Beige Recommends: Californian Lives
The interior lives of three very different Californians take centre stage at The King’s Head theatre this month in Martin Foreman’s ‘Californian Lives’.
Foreman’s three monologues, each 30 minutes long, are based on short stories from his book ‘First and Fiftieth’ and translate seamlessly to a theatrical setting.
In the first piece, ‘Los Feliz’, Robin Holden plays a salesman in a diner off the freeways of Los Angeles. As he tells the story of meeting the ‘woman of his dreams’, a lifetime’s worth of regret and lost dreams bursts forth, but as with all of these tales nothing is what it seems and the unexpected denouement is impeccably timed and crafted.
John Vernon is superb as an older gay man in the second monologue, which focuses on a group of gay men whose lives are interupted by the arrival of a much younger man at their local bar ‘Ben and Joe’s’. Vernon’s slow, thoughtful delivery aches with nostalgia for youth, but also the world weary wisdom of age, which we learn by the end of the piece is a double edged sword.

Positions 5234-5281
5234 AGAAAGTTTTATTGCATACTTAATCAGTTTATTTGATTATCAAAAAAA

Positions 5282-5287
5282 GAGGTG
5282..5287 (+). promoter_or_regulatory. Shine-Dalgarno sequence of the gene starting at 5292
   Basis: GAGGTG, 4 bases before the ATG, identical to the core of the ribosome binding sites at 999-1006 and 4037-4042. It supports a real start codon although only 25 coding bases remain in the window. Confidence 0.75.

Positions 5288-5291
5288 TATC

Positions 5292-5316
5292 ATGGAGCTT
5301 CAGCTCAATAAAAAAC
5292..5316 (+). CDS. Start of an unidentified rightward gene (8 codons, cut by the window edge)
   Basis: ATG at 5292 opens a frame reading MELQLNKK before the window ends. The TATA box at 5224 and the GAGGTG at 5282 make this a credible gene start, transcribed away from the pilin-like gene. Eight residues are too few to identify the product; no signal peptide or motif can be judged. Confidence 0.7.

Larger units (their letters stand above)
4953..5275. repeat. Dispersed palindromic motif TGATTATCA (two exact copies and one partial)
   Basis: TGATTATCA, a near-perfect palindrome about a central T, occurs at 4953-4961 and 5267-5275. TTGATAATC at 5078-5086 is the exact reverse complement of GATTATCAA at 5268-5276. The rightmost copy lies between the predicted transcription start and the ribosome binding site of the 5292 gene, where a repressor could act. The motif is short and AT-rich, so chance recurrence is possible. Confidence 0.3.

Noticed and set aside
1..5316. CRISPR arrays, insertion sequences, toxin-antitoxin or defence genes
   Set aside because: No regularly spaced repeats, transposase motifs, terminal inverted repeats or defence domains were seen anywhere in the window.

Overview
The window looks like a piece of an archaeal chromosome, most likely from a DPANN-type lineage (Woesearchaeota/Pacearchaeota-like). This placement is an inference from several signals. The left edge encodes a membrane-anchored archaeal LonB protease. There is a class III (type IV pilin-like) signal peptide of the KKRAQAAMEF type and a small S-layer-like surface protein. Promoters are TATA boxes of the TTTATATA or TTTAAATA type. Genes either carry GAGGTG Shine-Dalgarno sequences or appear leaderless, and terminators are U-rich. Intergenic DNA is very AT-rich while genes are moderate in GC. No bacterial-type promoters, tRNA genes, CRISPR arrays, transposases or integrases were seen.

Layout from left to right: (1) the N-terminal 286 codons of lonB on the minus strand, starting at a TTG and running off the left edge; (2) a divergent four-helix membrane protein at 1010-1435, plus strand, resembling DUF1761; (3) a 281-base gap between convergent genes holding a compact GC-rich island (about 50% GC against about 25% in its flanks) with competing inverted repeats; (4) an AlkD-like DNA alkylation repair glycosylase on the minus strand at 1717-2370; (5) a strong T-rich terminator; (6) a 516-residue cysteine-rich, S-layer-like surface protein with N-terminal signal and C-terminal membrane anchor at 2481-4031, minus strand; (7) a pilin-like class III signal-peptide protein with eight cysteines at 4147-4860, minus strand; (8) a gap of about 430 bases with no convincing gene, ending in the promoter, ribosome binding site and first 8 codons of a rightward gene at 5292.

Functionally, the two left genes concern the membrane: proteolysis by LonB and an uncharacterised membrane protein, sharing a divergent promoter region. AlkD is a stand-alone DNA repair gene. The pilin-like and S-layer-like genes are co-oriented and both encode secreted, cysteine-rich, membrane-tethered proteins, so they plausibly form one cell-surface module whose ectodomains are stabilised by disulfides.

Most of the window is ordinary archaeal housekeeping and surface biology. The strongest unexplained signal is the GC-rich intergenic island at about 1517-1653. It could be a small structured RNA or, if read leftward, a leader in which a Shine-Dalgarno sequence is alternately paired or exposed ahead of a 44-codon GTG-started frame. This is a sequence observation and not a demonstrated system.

But the standout performance of the night comes from Carolyn Lyster as a middle aged woman reflecting on her husband and family, in her home. It’s a remarkably subtle, emotionally charged performance that leaves the audience transfixed in silence.
‘Californian Lives’ is a masterclass on the art of the monologue. Foreman’s incisive writing demonstrates expert use of pacing as he slowly peels back the complex layers of his characters to reveal the frailities of human experience. It makes for a profoundly moving evening.
‘Californian Lives’ is at The King’s Head Theatre from 21 April to 26 May.
Words: Alex HopkinsJump to comments